Structural health monitoring (SHM)
SHM is already commonly used by engineers for damage detection. Its most common use case is monitoring an engineering structure’s structural integrity. For instance, buildings or bridges.
However, over the past 10 years, aerospace engineers have started to use SHM as well. They use SHM for monitoring an aircraft’s structural changes, for instance, strain and stress. As the tech and software become more sophisticated, developers are expanding the sensors’ analysis capabilities.
Electric and hybrid engines
Airplane emissions are increasing at a brisk pace. With pressure building up to adapt to more environment-friendly technologies, aerospace engineers are shifting their focus to electric and hybrid engines.
Aerospace engineers will need advanced control electronics and software to develop these new, environment-friendly engines. These software and tools will help the engineers confirm that the machine will be able to generate the amount of output required for lift.
Autonomous vehicles and robots
With aerospace and defense engineers starting to adapt autonomous vehicles and robots, the technology will likely become more common over the next few years.
Autonomous vehicles bring a special challenge for engineers, though. They’ll want to make sure that these vehicles have embedded devices that are efficient, adaptive, and reliable. Moreover, these embedded devices are prone to attacks from cybercriminals, so static code paired with secure coding practices is essential.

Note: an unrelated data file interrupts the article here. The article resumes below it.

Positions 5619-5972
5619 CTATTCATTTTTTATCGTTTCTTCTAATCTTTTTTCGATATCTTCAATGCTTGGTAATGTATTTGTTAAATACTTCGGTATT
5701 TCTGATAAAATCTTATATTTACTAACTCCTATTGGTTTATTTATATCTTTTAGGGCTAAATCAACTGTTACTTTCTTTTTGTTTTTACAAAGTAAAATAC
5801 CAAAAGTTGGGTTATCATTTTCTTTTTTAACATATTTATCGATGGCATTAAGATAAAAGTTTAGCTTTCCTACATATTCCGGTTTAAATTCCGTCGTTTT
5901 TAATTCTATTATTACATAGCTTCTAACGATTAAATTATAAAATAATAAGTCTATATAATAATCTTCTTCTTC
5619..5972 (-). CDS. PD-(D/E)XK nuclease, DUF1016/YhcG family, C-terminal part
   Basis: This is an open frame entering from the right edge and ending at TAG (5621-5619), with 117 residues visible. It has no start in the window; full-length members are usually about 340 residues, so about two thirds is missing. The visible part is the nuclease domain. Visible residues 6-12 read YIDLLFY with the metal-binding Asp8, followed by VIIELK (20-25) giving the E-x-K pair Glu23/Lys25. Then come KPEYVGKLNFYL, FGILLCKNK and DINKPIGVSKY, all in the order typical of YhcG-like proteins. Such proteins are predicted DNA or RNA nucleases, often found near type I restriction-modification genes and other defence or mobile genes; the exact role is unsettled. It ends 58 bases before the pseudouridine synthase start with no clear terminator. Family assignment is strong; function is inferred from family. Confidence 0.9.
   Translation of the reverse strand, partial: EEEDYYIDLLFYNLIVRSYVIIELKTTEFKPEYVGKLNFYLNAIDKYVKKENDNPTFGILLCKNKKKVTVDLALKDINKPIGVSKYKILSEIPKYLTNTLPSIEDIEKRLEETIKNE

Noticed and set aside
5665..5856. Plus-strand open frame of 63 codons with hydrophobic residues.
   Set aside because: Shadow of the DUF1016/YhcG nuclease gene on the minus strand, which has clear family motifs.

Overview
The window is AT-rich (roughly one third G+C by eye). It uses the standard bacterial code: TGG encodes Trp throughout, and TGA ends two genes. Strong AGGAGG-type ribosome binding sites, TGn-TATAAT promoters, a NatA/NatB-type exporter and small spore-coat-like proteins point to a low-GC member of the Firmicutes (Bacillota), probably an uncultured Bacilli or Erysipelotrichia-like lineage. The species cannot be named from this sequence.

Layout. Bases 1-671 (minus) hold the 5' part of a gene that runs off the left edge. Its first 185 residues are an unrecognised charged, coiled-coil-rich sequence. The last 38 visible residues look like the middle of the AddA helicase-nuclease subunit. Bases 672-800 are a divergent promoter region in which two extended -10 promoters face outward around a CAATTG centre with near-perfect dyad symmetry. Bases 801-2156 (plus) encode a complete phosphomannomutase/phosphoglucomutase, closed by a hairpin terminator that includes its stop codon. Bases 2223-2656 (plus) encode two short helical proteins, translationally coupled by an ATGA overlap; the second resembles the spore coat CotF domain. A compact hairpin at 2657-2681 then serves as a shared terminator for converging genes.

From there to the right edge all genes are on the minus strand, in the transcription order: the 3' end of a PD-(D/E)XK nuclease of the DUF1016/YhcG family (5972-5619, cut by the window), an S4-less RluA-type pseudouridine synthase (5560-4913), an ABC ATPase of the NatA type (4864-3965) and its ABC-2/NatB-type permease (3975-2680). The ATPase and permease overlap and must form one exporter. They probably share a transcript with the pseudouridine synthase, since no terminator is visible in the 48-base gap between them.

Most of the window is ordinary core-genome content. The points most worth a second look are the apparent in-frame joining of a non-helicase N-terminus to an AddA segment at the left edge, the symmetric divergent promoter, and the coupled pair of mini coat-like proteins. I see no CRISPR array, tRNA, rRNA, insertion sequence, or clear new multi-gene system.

An Ever-Expanding Software Line-Up for Aerospace Engineers
The future of the aerospace industry will undoubtedly require engineers to be familiar with more software. Modern technology, innovative techniques, and modernized manufacturing processes will necessitate the use of advanced software that can bring efficiency to the workplace.
For instance, the industry is already starting to use 4D CAD – which will equip engineers with a lot more power to face the challenges of the future. However, 4D CAD is only one of the many software programs currently being developed to empower the aerospace industry.
Software is here to stay, and an engineer’s dependence on software will continue its uptrend for the foreseeable future. So, it’s worth an engineer’s while to strap on the seat belt and hit the accelerator on their software learning pursuits.
Author Bio: Arjun Ruparelia, is a B2B writer specializing in engineering, SaaS, and technology. He writes articles for businesses across the globe, including the SEO agency, Skale. Arjun has five years of writing experience across verticals.